Good and evil reside on a spectrum, and sometimes it's not easy to say definitively which is which. During the last couple weeks, however, the news featured three cases where common sense definitions of evil apply. Some thoughts.
1. Close to home, we had the remarkable development of the Marathon bomber, Dzhokhar Tsarnaev, apologizing at his sentencing hearing for the damage and pain he caused. When I first saw a news brief on this, I was impressed, and hoped that those who had invested so much into his development, including his teachers, might feel some small relief that a human being still lived within the monster he had become. And when I heard commentators remarking that it was problemmatic that he never identified what he did as wrong I thought they were being unduly harsh. Then I read the full statement. In it he spends more time talking about Allah and Islam than anything else, with the effect being that even as he apologized, he was not quite taking responsibiltiy for his actions -- since only Allah knows how things will play out in the end. This is deeply unsatisfying. Religion has many purposes and bestows many benefits, many of them noble and grand. But one thing that religion never should be used for is the abdication of responsibility, especially in the public square, where most others will not share your theology.
2. How incredible that the Confederate flags started coming down after the horrific, evil massacre at the Emanuel AME church in Charleston! Incredible because before Governor Haley announced her belief that the flag should be removed from state property, one might have gathered from listening to apologists that it's just baffling that the flag could have anything to do with racism, historical or present; as if the average flag supporter made regular donations to the Southern Poverty Law Center, spent hours surfing around at HuffPo, and set the DVR to never miss a Rachel Maddow show. The speed with which the rhetoric changed revealed that much of the heritage talk was a smokescreen concealing the undeniable connections of the flag with the American evil of slavery and various modes of white supremacy. The heritage talk made it possible for politicians to avoid doing the courageous thing, lest they offend core constituencies. Many seem relieved that they can do the right thing now.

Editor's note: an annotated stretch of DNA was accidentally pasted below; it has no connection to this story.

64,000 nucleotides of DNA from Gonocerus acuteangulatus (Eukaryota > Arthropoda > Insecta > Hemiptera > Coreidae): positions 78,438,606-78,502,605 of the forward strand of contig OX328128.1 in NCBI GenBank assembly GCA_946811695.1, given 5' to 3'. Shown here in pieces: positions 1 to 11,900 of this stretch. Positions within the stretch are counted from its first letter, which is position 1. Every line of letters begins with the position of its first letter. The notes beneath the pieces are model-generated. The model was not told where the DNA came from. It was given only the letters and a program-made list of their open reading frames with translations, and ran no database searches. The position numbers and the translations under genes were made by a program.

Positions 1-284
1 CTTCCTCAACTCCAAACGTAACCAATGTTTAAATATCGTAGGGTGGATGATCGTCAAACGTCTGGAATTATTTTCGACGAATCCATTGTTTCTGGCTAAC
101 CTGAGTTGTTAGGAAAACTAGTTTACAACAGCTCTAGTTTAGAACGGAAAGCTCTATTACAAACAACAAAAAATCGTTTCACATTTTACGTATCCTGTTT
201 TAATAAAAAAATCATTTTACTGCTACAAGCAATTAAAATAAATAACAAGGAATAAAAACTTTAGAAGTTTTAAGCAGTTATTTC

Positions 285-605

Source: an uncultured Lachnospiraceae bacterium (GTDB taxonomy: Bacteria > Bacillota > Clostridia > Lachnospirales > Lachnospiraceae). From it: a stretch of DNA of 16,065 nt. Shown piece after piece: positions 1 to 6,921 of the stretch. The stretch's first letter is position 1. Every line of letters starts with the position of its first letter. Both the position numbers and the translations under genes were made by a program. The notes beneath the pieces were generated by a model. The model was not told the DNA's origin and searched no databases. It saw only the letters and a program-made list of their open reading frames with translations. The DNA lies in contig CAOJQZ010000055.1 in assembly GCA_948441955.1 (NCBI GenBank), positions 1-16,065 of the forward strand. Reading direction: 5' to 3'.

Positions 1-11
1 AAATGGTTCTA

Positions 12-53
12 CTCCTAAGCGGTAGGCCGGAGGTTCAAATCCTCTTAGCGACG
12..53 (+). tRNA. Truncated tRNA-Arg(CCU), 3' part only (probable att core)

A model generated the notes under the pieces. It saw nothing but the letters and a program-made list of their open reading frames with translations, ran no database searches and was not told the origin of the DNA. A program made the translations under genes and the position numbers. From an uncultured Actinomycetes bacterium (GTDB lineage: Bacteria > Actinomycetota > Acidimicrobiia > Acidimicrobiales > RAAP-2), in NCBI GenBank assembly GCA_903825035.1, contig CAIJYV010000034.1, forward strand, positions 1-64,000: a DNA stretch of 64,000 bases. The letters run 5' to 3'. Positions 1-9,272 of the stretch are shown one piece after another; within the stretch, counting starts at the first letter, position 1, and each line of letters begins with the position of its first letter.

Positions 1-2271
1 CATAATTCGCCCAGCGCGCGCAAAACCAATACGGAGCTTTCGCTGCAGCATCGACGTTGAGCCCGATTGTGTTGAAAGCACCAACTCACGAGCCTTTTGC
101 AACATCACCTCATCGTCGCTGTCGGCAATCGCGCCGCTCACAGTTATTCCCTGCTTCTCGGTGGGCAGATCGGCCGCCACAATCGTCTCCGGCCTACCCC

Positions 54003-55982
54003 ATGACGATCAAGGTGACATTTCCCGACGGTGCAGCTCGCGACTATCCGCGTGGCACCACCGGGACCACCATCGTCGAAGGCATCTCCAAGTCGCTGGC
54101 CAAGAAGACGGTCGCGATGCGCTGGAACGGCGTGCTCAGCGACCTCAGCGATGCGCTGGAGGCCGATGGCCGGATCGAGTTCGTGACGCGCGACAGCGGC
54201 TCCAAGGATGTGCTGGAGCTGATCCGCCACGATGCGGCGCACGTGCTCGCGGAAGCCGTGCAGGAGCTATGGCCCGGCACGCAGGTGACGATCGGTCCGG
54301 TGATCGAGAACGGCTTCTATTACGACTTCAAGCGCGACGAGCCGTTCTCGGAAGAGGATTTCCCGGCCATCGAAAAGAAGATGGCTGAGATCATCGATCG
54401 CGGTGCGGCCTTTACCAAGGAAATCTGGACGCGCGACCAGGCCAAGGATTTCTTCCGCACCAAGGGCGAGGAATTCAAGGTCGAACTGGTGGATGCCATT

3. On a minor note, some of Hitler's youthful paintings were sold at auction last week. Often referred to as a failed artist, Hitler actually wasn't a horrible painter. He just wasn't as good as he thought he was, nor skilled or inspired enough to be great. This got me wondering: If someone were to hang one in their home, would it it be wrong to enjoy it? It would be deeply weird, but wrong? His paintings didn't symbolize Nazism in any way; they're not swastikas. In fact, might it be positive or beneficial somehow to appreciate the good or human part of the worst, most evil man of the 20th century? I think it might, but there is no way in the world I would do it. Again, deeply weird, and maybe just a bit beyond where I'm able to extend my compassion. Or maybe that's not even what compassion calls for.